We started the morning with a “Breakfast show” at the Fringe festival in Edinburgh. Obviously, we didn´t want to miss out on this well-known and amazing culture festival. Coincidentally, even the theme of our tour was reflected by the performer: we watched an ironic play about merchandising war.
With our spirits still high we used the remaining time before our meeting with members of the Scottish parliament to quickly climb up the hill to the castle.
Before Lunch, we met with Bill Kidd from the Scottish National Party and Alison Johnstone from the Scottish Green Party as well as members of Medact to discuss the Scottish position regarding Nuclear Weapons. Bill Kidd has been active in the civil society movement for years and has been actively campaigning for the abolition of nuclear weapons. He even went to the vote on the Nuclear Arms Treaty at the UN in New York in July. There he was presenting a letter of support for the Nuclear Ban Treaty to the Conference President from Scotland’s First Prime Minister. We discussed the Scottish policies regarding the nuclear weapons and how this topic seems to be much more prevalent in Scotland than in the UK as a whole. The majority of the Scottish parliament is opposing the nuclear weapons stationed in Faslane, but their opinion seems to mean little in London. He was pretty pessimistic about the prospect of UK ever getting rid of the nuclear weapons as the UK does not seem to want to lose the prestige that comes with it. In addition, the permanent five at the Security Council (China, Russia, UK, France and the US) all have nuclear weapons. But if the Scottish succeed in pushing through the removal of the weapons from their soil, it probably would mean the end of the British nuclear weapon program. The UK does not have a feasible alternative location to Faslane – they could station them in the channel or relocate them to the US, but how sensible would this be? If you want to know more about this topic, you can look at this well-researched report by John Ainslie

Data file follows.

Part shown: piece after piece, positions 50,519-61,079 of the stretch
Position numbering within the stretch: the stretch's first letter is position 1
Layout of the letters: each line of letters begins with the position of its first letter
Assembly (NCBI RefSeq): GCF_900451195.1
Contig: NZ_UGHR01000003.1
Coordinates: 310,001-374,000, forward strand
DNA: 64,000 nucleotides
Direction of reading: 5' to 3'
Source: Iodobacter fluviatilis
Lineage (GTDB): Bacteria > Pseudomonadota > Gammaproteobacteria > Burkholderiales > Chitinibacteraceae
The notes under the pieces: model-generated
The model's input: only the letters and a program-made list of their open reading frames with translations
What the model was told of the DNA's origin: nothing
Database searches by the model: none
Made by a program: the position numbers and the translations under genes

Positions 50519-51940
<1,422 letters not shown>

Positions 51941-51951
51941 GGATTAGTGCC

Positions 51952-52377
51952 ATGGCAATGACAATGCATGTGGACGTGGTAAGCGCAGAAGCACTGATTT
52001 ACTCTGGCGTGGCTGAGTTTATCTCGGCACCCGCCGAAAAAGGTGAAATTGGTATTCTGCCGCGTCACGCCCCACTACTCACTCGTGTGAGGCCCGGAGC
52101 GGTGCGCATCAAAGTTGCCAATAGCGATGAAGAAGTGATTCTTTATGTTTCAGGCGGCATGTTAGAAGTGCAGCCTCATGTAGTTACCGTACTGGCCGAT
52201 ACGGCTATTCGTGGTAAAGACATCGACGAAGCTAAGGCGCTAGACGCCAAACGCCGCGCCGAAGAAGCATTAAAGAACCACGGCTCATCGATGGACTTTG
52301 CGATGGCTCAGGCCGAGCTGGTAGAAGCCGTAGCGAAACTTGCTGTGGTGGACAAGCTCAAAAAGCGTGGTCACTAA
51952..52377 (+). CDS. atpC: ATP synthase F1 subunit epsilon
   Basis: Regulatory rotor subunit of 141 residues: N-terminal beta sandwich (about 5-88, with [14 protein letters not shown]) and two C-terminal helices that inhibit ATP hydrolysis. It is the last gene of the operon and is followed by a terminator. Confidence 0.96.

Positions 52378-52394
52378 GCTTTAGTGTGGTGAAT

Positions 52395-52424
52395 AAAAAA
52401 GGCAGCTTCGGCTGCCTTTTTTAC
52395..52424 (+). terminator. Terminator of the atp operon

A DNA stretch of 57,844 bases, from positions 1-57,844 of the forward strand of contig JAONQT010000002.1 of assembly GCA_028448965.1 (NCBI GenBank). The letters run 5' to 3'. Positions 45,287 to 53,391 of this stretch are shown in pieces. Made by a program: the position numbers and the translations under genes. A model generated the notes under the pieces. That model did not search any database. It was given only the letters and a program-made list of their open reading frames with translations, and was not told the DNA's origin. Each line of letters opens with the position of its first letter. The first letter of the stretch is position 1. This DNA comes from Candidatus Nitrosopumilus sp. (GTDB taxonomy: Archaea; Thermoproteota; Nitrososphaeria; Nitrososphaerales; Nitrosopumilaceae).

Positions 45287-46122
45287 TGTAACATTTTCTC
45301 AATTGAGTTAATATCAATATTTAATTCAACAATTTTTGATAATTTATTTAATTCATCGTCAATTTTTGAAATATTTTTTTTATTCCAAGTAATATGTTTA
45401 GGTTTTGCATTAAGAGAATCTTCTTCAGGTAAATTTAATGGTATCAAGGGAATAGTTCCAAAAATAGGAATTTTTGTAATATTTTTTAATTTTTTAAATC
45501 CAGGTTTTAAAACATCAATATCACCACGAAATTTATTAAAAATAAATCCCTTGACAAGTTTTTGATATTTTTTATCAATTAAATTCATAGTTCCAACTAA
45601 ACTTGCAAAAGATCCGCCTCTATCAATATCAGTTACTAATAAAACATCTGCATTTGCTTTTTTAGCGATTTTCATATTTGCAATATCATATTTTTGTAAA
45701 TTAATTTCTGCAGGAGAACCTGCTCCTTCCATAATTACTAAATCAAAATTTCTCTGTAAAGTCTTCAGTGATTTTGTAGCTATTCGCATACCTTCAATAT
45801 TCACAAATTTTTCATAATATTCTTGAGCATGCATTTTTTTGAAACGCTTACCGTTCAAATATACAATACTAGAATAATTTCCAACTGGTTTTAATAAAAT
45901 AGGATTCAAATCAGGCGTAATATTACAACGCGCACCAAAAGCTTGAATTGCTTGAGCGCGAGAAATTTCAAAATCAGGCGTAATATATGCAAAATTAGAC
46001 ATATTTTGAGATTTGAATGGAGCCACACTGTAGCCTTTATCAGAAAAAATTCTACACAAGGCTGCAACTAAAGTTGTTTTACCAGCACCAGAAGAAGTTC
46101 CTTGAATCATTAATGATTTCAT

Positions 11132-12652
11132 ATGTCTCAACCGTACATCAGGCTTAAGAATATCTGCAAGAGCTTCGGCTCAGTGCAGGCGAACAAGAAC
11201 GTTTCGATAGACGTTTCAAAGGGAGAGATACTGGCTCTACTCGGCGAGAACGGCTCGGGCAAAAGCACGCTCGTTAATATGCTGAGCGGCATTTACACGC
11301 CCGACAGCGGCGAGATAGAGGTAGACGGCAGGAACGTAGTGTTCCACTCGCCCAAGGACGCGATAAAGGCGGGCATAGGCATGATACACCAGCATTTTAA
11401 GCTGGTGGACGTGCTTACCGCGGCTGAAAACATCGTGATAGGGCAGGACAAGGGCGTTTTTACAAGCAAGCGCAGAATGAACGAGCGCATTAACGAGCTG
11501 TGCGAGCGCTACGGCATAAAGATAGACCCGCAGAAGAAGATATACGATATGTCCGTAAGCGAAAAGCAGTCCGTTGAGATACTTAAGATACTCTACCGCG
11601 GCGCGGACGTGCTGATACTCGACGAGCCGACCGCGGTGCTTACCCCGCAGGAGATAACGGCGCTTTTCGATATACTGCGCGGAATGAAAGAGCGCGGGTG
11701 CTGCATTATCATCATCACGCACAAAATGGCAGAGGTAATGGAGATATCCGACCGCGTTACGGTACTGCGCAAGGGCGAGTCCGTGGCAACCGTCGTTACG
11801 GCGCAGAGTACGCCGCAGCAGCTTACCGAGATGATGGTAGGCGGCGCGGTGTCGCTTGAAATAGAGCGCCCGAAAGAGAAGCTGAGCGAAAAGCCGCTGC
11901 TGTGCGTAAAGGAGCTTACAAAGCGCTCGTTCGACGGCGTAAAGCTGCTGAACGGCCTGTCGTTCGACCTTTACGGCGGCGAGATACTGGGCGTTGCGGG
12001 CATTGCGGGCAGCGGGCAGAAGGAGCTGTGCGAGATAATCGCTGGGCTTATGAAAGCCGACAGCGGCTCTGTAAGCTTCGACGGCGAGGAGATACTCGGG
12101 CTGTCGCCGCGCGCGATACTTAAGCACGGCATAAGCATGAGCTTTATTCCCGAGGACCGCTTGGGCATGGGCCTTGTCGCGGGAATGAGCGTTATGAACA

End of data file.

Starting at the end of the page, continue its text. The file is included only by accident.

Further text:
The topic of North Korea and the current tensions involving nuclear weapons came up as well. We all agreed that North Korea is unlikely to abstain from continuing their nuclear weapon program as long as their perceived enemies have them. The best way to get rid of North Korea´s Nuclear weapons would be to get rid of them all. In the words of Bill Kidd: “Our world is dangerous enough. Why do we make it more dangerous?”
After our meeting with the presentatives, we started cycling the 35 miles to North Berwick. After an enjoyable bath in the North Sea, we enjoyed the sunset while eating Fish´n´Chips on the beach.